Meera lives in a joint family and her husband is part of the family business. Her father-in-law has framed rules about distribution of money between the sons, and how the grandchildren will receive money for their education or wedding. Meera wants to divorce her husband and shares her emotional trauma with their teenage children. The response she receives –

“We believe that he is doing wrong, and are willing to stay with you. But how much money can you get out of him? What will happen to our inheritance rights in the joint family? Will Grandpa spend the same amount that he plans to spend on us, if we stay here?”

This just highlights the role of money in closest family relationships. The children are likely to stand with the parent who can give them more.



Always use your own KYC documents to open accounts to declare ownership.

In case you wish to keep an investment secret, open a joint account with someone you trust, where your name figures as the first holder. The mode of operation should be Former or Survivor, where you hold rights to withdraw money as long as you live. The communication address, email id and registered mobile number used can be of the second holder.

In this case, you will not receive any notification about the account, which makes it visible to others. You may check transactions in the account by using net banking, and getting the OTP from the second holder.


If you are contributing to property owned by your parents, siblings or children, ensure that your name appears as a joint owner.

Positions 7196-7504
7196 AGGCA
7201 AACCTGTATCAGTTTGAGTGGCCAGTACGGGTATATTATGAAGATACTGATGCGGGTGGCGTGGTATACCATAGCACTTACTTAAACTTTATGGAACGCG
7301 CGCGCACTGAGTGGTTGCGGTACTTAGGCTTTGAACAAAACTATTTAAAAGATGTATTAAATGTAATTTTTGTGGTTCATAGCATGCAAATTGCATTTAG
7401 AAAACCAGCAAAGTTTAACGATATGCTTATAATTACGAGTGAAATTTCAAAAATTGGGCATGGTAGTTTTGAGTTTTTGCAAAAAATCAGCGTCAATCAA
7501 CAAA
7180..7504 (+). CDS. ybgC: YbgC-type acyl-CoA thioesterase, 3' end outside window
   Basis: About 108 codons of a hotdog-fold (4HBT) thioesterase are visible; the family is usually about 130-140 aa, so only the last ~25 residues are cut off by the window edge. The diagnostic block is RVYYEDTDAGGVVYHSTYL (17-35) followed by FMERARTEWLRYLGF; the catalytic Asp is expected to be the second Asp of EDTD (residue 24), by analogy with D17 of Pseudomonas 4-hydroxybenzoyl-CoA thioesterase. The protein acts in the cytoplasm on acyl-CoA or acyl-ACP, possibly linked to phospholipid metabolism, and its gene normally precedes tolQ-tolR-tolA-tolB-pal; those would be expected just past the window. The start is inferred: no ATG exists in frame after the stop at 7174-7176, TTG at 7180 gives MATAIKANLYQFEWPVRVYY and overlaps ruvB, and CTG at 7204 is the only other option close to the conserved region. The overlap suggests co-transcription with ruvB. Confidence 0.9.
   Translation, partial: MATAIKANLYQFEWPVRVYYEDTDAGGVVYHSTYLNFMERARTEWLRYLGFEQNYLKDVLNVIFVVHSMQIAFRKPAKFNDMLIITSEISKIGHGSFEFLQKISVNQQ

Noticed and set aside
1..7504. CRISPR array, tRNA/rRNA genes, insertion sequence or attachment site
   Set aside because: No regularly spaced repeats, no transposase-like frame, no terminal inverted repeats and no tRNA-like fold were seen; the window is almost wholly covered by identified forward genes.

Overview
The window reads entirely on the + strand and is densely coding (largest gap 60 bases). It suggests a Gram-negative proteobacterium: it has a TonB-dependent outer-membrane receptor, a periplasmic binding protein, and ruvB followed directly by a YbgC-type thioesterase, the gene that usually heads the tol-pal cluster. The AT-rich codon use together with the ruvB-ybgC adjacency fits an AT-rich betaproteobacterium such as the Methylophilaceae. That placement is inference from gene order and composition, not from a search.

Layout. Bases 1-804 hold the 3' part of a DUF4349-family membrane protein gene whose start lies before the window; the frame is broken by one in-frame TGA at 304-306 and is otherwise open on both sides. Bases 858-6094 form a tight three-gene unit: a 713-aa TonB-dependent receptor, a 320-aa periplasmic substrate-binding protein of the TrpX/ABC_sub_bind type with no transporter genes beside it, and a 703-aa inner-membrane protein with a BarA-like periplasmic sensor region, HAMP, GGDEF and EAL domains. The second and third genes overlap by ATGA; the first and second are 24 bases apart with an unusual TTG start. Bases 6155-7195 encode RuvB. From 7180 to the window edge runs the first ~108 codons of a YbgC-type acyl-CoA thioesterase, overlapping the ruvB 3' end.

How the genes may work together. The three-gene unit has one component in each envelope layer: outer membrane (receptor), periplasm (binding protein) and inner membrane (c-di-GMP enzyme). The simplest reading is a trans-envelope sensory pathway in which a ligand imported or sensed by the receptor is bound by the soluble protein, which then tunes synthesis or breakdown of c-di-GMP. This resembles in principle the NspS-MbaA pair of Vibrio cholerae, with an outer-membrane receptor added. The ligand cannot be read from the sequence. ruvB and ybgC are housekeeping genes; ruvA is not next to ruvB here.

In this case, the other joint owner is not able to sell the property or transfer it to someone else without your consent and paying your due share. Other legal heirs cannot take away the share that belongs to you.

You may opt for using the term ‘joint tenancy’ in the agreement. Here, in case of one owner’s death, the property gets transferred to the joint owner’s name, and not the legal heirs. Joint tenancy overrides a will and succession laws.

In case you wish to give it to them, it can always be done with the help of a gift deed at a later stage, but secure your interest till you consider it necessary.

Learn more about joint tenancy here


All of us know of cases where the recipient later denies ever having taken anything, and this can happen in the closest of relationships.

Transfer all funds through bank accounts, and file copies or screenshots of the bank statement somewhere. Banks are unable to provide statements older than 10 years at times, so it makes sense for you to retain relevant copies.

Record conversations on audio/video if necessary.

The story is always about a high level of trust in the beginning, and a fallout at a later stage. Keep transactions above board in financial transactions, irrespective of the level of trust or love in a relationship.


Gifts from spouse, father, mother, brother and sister are not taxable. The income from such gifted assets will be taxable.

However, don’t try to evade a small tax and lose the entire asset at a later stage.

Tax paid on the income or inflow is also a proof of ownership of funds.